- You can set screen sharing so that if someone is sharing, someone else can take over and start sharing. This avoids that whole “can you stop sharing so I can share?” conversation that can kill time in a meeting.
- If you’re using Zoom for any kind of audio or video production (podcasts, The Tonight Show, etc.) then you’ll be very interested in a handy feature in the recording menu. You can record a separate audio file for each participant. These are mp3s and not .wav files, but having separate audio tracks is a must for people in this line of work.
Basic versus pro accounts
If you are new to Zoom, the Basic account is a good option. It’s free, for one. You can hold meetings with up to 100 participants and have unlimited 1:1 meeting access. The big restriction is that you have a 40 minute limit on any group meetings. So if you need to consistently run longer meetings, this may not be your best option.
The Pro account costs $14.99 per month and comes with all of the features of the Basic accounts (minus the 40 min time limit), as well as added features like reporting, admin controls and a custom Personal Meeting ID (PMI). If, like us, you’ll be using conference room hardware to frequently dial into meetings, the PMI will be a huge timesaver. I recommend that Pro account users set their custom personal ID to a 10-digit number that is familiar to them (like a cell phone number) so that it’s easy to remember. If you’ve ever been assigned a conference line at a company, you’re already aware of how helpful a familiar conference ID can be.
And lastly, my two cents about security concerns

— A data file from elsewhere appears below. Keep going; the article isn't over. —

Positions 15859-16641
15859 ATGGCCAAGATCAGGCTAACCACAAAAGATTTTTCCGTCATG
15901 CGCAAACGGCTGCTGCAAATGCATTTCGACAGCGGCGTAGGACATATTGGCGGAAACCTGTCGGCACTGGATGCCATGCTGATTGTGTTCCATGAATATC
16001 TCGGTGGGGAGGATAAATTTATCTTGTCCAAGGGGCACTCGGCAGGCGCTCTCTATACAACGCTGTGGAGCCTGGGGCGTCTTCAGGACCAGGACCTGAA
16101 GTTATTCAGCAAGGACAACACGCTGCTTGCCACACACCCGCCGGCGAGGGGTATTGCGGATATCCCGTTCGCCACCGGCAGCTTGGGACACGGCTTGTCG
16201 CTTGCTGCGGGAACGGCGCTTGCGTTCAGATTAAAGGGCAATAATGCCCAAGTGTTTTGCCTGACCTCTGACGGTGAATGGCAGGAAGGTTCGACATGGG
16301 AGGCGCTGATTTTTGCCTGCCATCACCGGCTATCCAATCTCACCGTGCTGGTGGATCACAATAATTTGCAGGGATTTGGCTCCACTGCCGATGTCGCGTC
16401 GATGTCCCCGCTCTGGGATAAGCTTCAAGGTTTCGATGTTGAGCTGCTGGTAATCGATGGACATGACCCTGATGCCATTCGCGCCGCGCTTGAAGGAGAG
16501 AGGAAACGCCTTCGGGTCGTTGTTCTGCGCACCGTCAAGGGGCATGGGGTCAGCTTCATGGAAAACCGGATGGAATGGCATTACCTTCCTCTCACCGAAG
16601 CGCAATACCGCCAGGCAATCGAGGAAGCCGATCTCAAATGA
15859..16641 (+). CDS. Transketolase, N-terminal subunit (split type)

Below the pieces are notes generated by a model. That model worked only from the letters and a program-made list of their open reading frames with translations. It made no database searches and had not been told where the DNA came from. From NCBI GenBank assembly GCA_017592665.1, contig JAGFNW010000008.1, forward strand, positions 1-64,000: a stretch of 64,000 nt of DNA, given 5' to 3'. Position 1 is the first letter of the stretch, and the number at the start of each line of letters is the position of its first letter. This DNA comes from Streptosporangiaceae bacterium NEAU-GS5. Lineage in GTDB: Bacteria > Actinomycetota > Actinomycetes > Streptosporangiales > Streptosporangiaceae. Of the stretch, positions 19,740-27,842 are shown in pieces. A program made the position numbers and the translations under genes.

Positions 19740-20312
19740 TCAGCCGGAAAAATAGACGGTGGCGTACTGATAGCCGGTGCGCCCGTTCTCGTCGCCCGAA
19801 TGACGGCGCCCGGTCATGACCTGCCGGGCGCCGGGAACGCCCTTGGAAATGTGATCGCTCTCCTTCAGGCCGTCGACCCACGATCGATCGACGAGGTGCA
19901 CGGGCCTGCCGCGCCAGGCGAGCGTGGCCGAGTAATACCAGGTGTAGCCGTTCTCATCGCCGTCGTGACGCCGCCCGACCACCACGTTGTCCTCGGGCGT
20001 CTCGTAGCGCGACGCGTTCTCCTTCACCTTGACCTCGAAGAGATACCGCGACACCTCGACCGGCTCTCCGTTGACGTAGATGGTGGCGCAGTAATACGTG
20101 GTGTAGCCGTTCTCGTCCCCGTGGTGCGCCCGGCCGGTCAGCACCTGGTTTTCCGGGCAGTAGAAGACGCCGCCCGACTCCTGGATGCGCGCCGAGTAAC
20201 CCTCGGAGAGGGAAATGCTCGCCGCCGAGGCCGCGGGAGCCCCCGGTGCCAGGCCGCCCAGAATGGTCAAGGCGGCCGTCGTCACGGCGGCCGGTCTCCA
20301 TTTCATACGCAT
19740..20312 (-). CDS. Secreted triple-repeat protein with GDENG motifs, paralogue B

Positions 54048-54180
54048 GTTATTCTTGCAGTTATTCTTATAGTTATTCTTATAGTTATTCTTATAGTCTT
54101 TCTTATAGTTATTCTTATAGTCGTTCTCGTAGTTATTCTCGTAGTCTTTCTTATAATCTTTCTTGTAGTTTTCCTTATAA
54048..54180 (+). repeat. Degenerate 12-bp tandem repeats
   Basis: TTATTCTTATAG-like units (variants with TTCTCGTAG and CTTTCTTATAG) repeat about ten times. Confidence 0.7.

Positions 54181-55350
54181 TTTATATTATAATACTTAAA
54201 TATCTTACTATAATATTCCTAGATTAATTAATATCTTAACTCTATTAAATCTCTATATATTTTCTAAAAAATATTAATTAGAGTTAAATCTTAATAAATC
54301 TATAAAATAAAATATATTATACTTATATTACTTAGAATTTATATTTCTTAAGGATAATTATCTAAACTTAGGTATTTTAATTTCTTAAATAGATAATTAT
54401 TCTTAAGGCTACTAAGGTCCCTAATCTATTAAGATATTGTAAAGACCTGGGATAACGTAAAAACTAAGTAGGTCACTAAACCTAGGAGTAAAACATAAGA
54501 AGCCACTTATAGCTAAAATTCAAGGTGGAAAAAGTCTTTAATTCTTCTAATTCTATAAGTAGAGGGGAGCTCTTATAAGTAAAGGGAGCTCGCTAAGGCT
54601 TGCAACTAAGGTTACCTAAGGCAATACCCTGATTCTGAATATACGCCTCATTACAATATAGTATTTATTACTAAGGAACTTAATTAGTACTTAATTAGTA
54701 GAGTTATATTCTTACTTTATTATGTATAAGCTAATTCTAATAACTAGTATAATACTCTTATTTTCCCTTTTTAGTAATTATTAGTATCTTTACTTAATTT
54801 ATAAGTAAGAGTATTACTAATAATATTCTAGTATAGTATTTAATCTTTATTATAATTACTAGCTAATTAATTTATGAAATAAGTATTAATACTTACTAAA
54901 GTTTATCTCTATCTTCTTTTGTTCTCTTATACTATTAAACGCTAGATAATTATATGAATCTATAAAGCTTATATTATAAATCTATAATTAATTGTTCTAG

Zoom has been getting hammered by the press in recent weeks over potential security concerns with the platform.
While some of this is fair (and has been addressed head on by Zoom), it’s important to consider the rapid growth in users the company has experienced over the last two months. Even with all of this crazy growth, there have been almost zero outages with the platform. Universities and schools across the country have been using Zoom without issue. It’s a pretty impressive feat for their engineering team and should not be overlooked: preparing and handling scale like that is difficult.
That said, there have been issues, first starting with “zoom bombing.” Since meeting IDs are a ten digit number, it’s not impossible to hack your way into a Zoom call by just trying various number combinations. And it’s even easier to be zoom bombed when your account is set to let people join without a host or share their screen at will. Unfortunately, I think Zoom bombing is more of an issue with a user’s settings versus something Zoom has done wrong. If you’re worried about being bombed, you can make it so only people that you want to join can join, not just any random person. Zoom has also released new in-app security features for the meeting host so that you can kick people out, banish them to the waiting room, prevent sharing, etc.
In response to a post from a hacker that exposed a flaw in Zoom’s Windows client, Zoom fixed the feature within one day and started a bug bounty program to incentivize white hat hackers to report these issues so they can be immediately addressed in an ethical way. Zoom also had a feature dubbed “attention tracking” that was creepy enough to stain their reputation, so they removed that feature entirely.
Going forward, Zoom has made it clear that their primary focus is on trust/safety/privacy issues with the platform. They will be releasing some new features (mostly for educational institutions), but they know this is their moment to shine and are laser focused on making sure users trust their platform and have a good experience. And I personally think they will do it. “Let’s just Zoom” became a phrase so quickly we barely noticed, and any time a company name becomes a verb, it means it’s here to stay.